Eric Lee Goodfield is Assistant Professor at the American University of Beirut, Civilization Studies Program and Department of Political Studies & Public Administration
Eric Lee Goodfield’s book is, in fact, two books in one. ...Both elements are strikingly well conceived and defended. Goodfield’s Hegel here is freed from over a century of a scholarship aimed more at dismissing or domesticating him than in taking his most striking claims seriously. As such, it is among the most important works on Hegel and contemporary political theory in recent memory. ...Goodfield’s Hegel stands as an immensely instructive reminder to engage the full scope of political theory with its attending metaphysics and not merely the parts that affirm our own prejudices. - David Lay Williams, DePaul University, USA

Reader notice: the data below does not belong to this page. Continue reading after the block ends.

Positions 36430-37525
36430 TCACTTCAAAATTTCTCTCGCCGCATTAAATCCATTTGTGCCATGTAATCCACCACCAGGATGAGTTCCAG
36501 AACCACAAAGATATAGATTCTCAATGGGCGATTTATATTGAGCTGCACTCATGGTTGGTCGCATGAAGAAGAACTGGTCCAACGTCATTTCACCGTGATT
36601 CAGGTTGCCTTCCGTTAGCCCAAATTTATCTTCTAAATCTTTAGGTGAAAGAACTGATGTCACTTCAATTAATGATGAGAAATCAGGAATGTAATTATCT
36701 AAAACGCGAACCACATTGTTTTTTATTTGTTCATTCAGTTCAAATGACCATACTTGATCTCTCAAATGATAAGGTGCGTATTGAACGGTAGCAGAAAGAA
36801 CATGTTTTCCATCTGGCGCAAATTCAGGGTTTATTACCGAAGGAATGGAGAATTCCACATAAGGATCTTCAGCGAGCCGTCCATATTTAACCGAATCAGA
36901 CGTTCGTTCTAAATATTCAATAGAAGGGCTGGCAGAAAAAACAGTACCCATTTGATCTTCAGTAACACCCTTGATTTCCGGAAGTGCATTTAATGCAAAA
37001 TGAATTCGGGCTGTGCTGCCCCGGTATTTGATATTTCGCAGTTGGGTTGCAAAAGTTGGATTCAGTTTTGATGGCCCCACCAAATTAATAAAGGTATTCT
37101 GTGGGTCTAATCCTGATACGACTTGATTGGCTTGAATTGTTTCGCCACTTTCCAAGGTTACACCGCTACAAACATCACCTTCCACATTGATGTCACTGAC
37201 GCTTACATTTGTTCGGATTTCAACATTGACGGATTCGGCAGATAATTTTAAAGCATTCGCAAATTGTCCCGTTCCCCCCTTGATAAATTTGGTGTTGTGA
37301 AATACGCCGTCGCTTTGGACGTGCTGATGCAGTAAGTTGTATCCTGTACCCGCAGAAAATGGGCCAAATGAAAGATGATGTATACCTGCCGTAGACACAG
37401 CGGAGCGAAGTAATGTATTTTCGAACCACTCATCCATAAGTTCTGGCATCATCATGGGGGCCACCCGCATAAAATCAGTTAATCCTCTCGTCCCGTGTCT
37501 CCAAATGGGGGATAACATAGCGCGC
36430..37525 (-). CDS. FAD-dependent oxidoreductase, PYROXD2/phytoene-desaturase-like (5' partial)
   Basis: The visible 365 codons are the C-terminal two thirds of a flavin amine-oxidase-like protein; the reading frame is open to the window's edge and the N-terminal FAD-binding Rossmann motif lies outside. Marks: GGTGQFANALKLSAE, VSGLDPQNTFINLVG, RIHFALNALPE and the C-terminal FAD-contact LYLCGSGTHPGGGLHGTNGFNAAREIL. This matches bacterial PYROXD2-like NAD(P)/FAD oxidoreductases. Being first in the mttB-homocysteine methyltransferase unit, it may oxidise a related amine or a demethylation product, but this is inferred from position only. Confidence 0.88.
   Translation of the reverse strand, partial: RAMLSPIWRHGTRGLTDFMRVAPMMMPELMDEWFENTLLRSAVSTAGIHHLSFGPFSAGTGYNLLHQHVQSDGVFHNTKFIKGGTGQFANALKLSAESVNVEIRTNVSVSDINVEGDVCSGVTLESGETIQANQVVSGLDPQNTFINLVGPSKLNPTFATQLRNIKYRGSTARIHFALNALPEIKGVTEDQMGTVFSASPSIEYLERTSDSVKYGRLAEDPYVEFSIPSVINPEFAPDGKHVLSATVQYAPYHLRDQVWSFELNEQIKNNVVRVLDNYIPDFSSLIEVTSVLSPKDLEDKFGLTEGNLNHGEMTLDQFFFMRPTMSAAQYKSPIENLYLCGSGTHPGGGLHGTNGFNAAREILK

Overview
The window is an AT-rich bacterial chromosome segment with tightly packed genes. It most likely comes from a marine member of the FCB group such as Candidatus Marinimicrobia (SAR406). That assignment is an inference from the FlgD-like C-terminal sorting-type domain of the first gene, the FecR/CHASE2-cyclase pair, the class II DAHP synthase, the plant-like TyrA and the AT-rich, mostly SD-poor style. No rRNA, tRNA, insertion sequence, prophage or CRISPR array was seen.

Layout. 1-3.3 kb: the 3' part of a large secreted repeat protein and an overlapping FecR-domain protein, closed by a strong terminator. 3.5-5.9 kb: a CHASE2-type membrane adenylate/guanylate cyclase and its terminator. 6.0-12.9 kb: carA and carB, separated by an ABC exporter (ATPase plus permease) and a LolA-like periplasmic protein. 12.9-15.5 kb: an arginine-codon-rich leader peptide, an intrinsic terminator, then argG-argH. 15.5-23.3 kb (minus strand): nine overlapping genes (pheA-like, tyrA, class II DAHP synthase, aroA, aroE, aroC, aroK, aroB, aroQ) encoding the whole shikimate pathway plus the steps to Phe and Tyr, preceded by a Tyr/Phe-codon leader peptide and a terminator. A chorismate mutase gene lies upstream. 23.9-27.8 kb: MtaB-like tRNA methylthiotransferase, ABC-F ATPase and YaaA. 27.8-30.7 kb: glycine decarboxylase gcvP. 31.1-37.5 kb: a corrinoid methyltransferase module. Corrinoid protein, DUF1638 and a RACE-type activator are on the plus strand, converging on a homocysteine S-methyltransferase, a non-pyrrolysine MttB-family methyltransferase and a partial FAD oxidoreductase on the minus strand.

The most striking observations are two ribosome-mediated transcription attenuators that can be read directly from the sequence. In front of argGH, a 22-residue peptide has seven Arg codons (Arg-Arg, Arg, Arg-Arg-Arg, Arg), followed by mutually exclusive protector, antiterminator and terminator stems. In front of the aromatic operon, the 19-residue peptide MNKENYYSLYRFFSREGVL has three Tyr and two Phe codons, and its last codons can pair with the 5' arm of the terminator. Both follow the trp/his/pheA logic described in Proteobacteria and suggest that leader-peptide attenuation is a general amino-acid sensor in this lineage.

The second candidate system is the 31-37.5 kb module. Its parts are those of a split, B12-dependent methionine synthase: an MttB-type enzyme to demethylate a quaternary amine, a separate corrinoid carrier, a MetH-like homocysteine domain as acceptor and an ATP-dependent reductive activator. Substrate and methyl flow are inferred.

This splendid book embodies a welcome effort to do justice to the ambitious multi-dimensionality of Hegel’s philosophy, particularly with respect to the inseparability of its metaphysical and political aspects. Eric Goodfield fruitfully places Hegel in the context of positivistic revolts against idealistic philosophy in general, and Hegel’s philosophy in particular, in the nineteenth and the twentieth centuries. Among its excellences is its intelligent recuperation of a rich sense of political theory, by contrast with political science’s more positivist inclination. It courageously and deftly takes issue with recent revisionist readings of Hegel in which the metaphysical dimensions have been expurgated. In helping restore a more genuine Hegel, Goodfield offers very thoughtful suggestions for the reassessment of contemporary political thought with an eye to a renewed engagement with the resources of the philosophical tradition. Very warmly recommended. - William Desmond, KU Leuven, Belgium, Villanova University, USA